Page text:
US Coins

New book covers U.S. Proof coins of 1936 to 1942

From 1917 to 1935, collectors of U.S. coins lacked something that had been offered to them by the United States Mint from 1858 to 1916 — new Proof coins. In 1936, however, Proof coinage was reborn, and the modern era began.

Now a new book by an acclaimed author explores the first seven years of modern Proof coinage. United States Proof Coins 1936–1942 by Roger W. Burdette is the most comprehensive work on the subject in decades and covers new ground not previously published.

Burdette approached the book as he did his other works: the Renaissance of American Coinage trilogy, his United States Pattern and Experimental Pieces of WW II, From Mine to Mint, and the Guide Book of Peace Dollars. He reached deep into the archives of the United States Mint and found information not previously published.

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As a press release states, “This much anticipated book covers proof coins made at the Philadelphia Mint from 1936 through 1942 in detail,” adding that subjects “include background and origin of the series, the number of pieces struck from each die, when dies were pulled from service, delivery dates of coins, plus quantities sold and returned for destruction,” adding, “The coins are examined both by year of issue, and individually by date and denomination. Clear, logical text and hundreds of full color illustrations provide the collector and numismatic professional with encyclopedic coverage of the fascinating series.”

Burdette writes that Mint and Treasury officials were not supportive of any effort to restart production of Proof coinage after its long hiatus. As late as April 1936, Mint officials routinely replied to collector enquiries “that proof coins are no longer made at the Mint of the United States.” However, President Franklin D. Roosevelt, himself an avid stamp collector, and Treasury Secretary Henry Morgenthau Jr. disagreed with the bureaucracies, Burdette writes. On April 28, 1936, Morgenthau ordered a resumption of Proof coinage.

In the historical section in the chapter on resuming Proof coinage production, Burdette cites the positive collector reaction to the news, reflected in orders pouring in, which seemed to catch Philadelphia Mint officials off guard, since they had not planned on the program.

However, some collector criticism was heard; collectors were unhappy that the finish of some pieces lacked the mirror-like fields and frosted devices of the coins in past decades.

Two styles of 1936 Proof coins were produced: Satin Proofs and Brilliant Proofs.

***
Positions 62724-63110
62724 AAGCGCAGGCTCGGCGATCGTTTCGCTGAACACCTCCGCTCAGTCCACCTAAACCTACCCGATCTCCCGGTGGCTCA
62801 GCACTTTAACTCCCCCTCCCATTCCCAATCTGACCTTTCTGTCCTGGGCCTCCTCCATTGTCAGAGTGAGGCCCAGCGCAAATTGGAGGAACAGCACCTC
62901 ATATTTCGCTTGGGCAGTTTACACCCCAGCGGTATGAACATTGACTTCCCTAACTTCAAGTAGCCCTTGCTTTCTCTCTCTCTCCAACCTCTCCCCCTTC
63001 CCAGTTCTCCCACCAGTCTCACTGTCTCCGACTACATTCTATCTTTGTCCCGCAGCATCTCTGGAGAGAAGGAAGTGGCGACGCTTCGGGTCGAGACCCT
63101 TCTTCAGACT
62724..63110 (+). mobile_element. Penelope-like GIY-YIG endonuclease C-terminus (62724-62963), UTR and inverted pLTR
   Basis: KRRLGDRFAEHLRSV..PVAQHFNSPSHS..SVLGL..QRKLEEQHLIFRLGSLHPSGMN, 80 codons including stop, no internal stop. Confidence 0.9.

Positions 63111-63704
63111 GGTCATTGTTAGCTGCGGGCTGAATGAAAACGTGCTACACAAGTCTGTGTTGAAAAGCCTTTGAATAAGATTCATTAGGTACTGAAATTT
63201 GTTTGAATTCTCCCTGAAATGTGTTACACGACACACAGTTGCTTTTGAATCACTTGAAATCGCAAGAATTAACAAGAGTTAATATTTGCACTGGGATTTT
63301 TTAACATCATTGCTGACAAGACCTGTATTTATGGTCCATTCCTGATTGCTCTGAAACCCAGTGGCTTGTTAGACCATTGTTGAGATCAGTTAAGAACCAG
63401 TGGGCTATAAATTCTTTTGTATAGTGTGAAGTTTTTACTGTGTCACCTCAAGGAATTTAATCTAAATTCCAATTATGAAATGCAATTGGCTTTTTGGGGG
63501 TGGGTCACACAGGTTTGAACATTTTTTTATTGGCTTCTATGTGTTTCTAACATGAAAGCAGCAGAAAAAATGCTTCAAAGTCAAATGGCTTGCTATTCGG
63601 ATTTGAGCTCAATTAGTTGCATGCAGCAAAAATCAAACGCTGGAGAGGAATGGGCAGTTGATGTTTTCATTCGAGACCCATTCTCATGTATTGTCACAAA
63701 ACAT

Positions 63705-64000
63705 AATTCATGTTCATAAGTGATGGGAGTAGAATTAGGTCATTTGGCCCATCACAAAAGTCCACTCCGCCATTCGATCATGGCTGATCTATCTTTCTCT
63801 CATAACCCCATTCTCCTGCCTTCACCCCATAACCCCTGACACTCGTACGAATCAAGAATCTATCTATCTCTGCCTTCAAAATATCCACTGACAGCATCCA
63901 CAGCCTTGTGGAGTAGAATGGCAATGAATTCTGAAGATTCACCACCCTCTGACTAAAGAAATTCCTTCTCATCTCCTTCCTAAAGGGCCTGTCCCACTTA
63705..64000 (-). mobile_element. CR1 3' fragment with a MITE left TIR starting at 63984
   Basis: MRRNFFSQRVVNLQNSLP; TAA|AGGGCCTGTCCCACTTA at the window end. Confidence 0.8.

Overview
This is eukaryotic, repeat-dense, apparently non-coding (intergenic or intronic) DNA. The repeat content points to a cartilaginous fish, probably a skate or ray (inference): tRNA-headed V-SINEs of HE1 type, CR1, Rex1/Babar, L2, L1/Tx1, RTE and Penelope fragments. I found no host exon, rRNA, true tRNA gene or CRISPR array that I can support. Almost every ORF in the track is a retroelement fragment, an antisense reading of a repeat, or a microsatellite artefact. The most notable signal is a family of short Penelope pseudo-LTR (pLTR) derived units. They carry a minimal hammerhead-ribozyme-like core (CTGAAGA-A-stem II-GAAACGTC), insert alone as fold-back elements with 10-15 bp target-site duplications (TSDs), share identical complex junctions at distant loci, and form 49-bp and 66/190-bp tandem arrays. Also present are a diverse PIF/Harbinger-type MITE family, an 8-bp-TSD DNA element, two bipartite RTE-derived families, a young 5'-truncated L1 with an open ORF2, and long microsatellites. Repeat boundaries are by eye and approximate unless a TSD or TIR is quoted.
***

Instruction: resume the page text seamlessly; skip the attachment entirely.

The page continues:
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While a Brilliant Proof finish had been standard throughout the 19th and into the 20th century, Mint officials changed things in the last few years of production that led up to the series’ end in 1916, when only a few denominations were produced. Matte Proof coins were issued at the end of that era. Some assumptions were made in 1936 that collectors would be satisfied with Lincoln cents and Indian Head 5-cent coins bearing a Satin Proof finish, while the dimes, quarter dollars, and half dollars would be given the Brilliant Proof finish last used on the Proof coins of those denominations issued several decades earlier. 

Eventually in 1936, cents and 5-cent coins would be struck with both types of finishes before the Brilliant Proof finish became the standard for all denominations starting in 1937.

Burdette’s book examines Proof coins by both date and denomination. The section dealing with the coinage by date focuses on historical aspects, including Proof coin deliveries by denomination as well as sales. Where the documents are available, Burdette reprints important correspondence dealing with the coinage of a particular date.

The section dealing with Proof coinage by denomination includes detailed information on delivery, plus on the number of dies used. The author also explores such areas as “appearance,” addressing the “look” of a particular date and denomination, and “notable die varieties,” exploring such varieties as doubled dies or coins struck from overpolished dies. He also discusses counterfeits when such pieces are known to exist.

The book opens with chapters on the “Origin of Modern Proof Coinage” and “Manufacturing Proof Coins,” both providing a detailed historical analysis on their respective subjects.

According to a press release from the publisher, “Overall, there is surprisingly little duplication of content between the chapters. Author Roger W. Burdette noted, ‘It has been amazing to go through the data and analysis, and then see unexpected results and explanations appear — almost magical.’ “

The book “resolves many long-standing mysteries of the proof series,” according to the press release. “Among these are the origin of ‘1940 reverse of ’38 nickels,’?‘1939 reverse of ’40 nickels,’ production of ‘cameo proofs,’ and quantities actually sold during the year of issue.” 

The book is being released by Seneca Mill Press LLC.

The book is 330 pages in length, printed in full color with hundreds of illustrations. Each book includes a CD-ROM containing the full text in searchable format. The digital file may also be transferred to the purchaser’s portable digital device for use away from home or office.

United States Proof Coins 1936–1942 by Roger W. Burdette is available from the distributor, Wizard Coin Supply. The book is priced at $39.95. 

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